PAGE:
When you’re searching for a new home, your hope is that you’ll find something that will suit your needs. But be careful what you wish for. Even if you do find the perfect house that you want to purchase, suddenly, you’re faced with one of the toughest scenarios in real estate. How are you going to manage the financing? You probably can’t afford two mortgage payments for any length of time. And where exactly is the down payment money going to come from if you haven’t even sold your first home yet? It’s a conundrum that many people face. Fortunately, there are some creative solutions that will help you to avoid being stuck with two homes.
Money for a Down Payment: Get a Non-Conventional Short Term Loan
As far as getting the money together for a down payment before you’ve sold your first home, there are a couple ways to try. For one thing, you could ask for a short-term loan from a close family member. To help keep things business-like and protect the interests of both you and your relative, make things official. Draw up a promissory note that includes the repayment terms (payable when the funds are received after your current home sells), and interest credit if applicable. A second way to get the down payment money to buy your second home is to take out an equity loan (HELOC) on your current house and repay it immediately after the sale of your home is finalized. You may have to pay a nominal early payoff fee, but that’s a small price to pay for getting your new dream home.
What to Do About Having Two Mortgages
Now that you have the source of your down payment figured out, there’s still the sticky problem of what to do about having two mortgages. You have several options.
1. Go Ahead and Take on Two Mortgages and Hope for the Best
The first option is to just go ahead with your plan. Put your house on the market, and buy the second home. You’ll have to carry two mortgages for at least one month. But if your home sells quickly, you’ll be off the hook for the old mortgage payment. If you’re moving in a seller’s market when inventory is low, there’s a strong chance you’ll be able to sell your house quickly. The benefit to this method is that you don’t have to wait for anything and you can go ahead and move into your new home. It’s a gamble, though. You are risking your credit, and even your property if you fall behind on payments. If you honestly can’t afford two mortgages for any length of time, consider the rest of the following ideas.
2. Arrange a Rent Back Contingency With the Buyer of Your Current House
Another option is to live as a renter in your current house after you sell it. This may sound strange, but it’s not that unusual. Your real estate agent can negotiate with the buyer’s agent for you to rent out your current house for a limited amount of time after the sale. Sixty days is typical because it gives you time to shop for a new house and have your closing. During that time, the buyer of your current house gets a bonus because you’re paying rent to them on the house they just bought. You also get a bonus because you have the money from the sale of the house in your pocket to use as the down payment on your new house. The downside of this is that you need to not only find a buyer for your house, but one who will agree to let you rent for a predetermined length of time.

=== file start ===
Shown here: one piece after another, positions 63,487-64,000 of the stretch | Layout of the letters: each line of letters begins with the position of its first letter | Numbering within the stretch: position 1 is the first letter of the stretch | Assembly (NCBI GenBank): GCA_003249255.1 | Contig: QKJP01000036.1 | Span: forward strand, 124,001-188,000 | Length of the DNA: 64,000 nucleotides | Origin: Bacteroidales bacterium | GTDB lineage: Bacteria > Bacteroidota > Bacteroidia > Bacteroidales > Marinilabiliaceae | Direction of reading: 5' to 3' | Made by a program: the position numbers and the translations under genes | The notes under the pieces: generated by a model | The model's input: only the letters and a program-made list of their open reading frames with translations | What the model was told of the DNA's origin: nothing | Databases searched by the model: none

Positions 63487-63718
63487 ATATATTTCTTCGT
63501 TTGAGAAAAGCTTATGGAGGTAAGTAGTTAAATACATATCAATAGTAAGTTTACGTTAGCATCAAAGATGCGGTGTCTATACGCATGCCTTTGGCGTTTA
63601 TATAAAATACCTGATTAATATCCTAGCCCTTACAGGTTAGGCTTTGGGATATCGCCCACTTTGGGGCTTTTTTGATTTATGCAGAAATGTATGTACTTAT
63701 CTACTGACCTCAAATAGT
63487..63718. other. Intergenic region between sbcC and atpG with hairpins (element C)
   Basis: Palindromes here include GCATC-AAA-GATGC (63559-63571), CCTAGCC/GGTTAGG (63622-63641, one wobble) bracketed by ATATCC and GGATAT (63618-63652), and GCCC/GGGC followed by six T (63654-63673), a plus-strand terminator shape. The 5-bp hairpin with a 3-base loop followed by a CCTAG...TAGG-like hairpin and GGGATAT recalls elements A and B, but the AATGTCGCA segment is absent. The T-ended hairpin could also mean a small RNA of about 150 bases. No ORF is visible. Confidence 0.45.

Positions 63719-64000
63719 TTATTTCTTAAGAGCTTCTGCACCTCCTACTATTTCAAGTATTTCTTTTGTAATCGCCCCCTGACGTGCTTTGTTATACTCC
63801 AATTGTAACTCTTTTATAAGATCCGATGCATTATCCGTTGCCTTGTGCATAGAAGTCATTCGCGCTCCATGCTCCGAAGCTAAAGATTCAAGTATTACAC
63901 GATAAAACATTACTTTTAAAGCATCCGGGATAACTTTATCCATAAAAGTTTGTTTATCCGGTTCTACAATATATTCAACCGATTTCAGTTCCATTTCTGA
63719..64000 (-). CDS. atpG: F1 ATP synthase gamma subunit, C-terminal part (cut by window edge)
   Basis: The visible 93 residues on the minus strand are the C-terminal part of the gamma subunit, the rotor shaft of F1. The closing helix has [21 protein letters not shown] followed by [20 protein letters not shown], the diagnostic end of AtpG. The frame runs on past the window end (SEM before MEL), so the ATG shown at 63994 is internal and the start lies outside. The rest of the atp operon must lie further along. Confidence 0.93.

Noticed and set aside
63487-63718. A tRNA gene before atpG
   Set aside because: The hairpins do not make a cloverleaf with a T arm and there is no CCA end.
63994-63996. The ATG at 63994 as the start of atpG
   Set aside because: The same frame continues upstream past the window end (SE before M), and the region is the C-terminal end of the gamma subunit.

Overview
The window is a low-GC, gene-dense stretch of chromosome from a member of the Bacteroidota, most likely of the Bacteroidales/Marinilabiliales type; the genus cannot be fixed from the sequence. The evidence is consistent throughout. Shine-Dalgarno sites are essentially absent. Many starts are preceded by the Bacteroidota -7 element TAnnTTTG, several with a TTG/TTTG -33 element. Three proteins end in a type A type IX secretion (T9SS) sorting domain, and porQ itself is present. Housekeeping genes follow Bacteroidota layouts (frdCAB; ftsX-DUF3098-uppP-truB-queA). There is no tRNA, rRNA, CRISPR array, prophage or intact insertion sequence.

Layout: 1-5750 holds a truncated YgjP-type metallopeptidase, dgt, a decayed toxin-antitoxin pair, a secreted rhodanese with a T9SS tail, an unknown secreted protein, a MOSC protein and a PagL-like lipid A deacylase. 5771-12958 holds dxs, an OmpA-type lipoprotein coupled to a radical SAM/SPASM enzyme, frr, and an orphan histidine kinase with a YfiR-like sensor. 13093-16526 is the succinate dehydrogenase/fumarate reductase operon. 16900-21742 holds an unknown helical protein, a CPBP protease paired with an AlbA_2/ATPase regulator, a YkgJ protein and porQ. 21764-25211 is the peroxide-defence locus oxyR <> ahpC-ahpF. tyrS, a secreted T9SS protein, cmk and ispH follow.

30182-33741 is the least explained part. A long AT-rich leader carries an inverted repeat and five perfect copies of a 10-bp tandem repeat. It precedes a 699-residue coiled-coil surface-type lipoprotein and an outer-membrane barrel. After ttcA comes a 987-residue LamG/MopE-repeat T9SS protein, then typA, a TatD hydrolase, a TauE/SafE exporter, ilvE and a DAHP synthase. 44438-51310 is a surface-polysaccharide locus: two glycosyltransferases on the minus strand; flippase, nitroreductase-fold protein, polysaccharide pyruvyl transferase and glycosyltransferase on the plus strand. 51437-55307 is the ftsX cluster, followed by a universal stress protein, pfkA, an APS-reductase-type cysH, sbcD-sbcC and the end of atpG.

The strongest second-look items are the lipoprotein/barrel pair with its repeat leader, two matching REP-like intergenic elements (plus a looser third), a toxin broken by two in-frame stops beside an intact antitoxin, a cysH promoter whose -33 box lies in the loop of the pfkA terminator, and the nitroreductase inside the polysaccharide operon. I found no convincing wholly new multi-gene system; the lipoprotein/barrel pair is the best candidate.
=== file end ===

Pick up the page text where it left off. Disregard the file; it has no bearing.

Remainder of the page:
3. Live in a Rental Apartment After You Sell
If you aren’t 100% positive about your next dream home, there is another option for you to consider, but it involves moving your family twice in a short period of time. You could put your current home on the market and sit tight until it sells. When it does, move your family into short-term rental accommodations. You can sometimes get an apartment lease that’s just six months instead of a year. (It’s very unlikely that you’ll find a house rental with only 6-month terms.) During that rental period, you go out and look for your next home to buy. Since you know when your lease is up, you’ll know exactly what your timeframe is, and you can arrange your closing date accordingly. The downside to this arrangement is that you have to live in an apartment again, which is likely something that isn’t very appealing.
4. Add a Selling Contingency For Replacement Housing
This is the lose nothing option you’ve been waiting for. When you find a buyer for your current home, have your real estate agent add a contingency that you will only sell the home on the agreed upon terms if you are able to find suitable replacement housing. Once you have the buyer agree to the terms, you have them lined up and under contract until you find your next home. Now you can feel free to sell your current home and buy your next home, or even close on both transactions concurrently. There’s little downside to this option, except that you do have to have a buyer who will agree to the terms.
The fact is, there’s no one solution for how to buy a home without getting stuck with two homes that will work for everyone. The ideal solution depends on whether you’re able to gather funds for a down payment, and how you want to handle dealing with your current mortgage. But the good news is that there is a solution. You just need to be creative and flexible. Keep in mind that most of these solutions require the services of a competent and savvy San Diego real estate agent to ensure you’re covered legally and financially.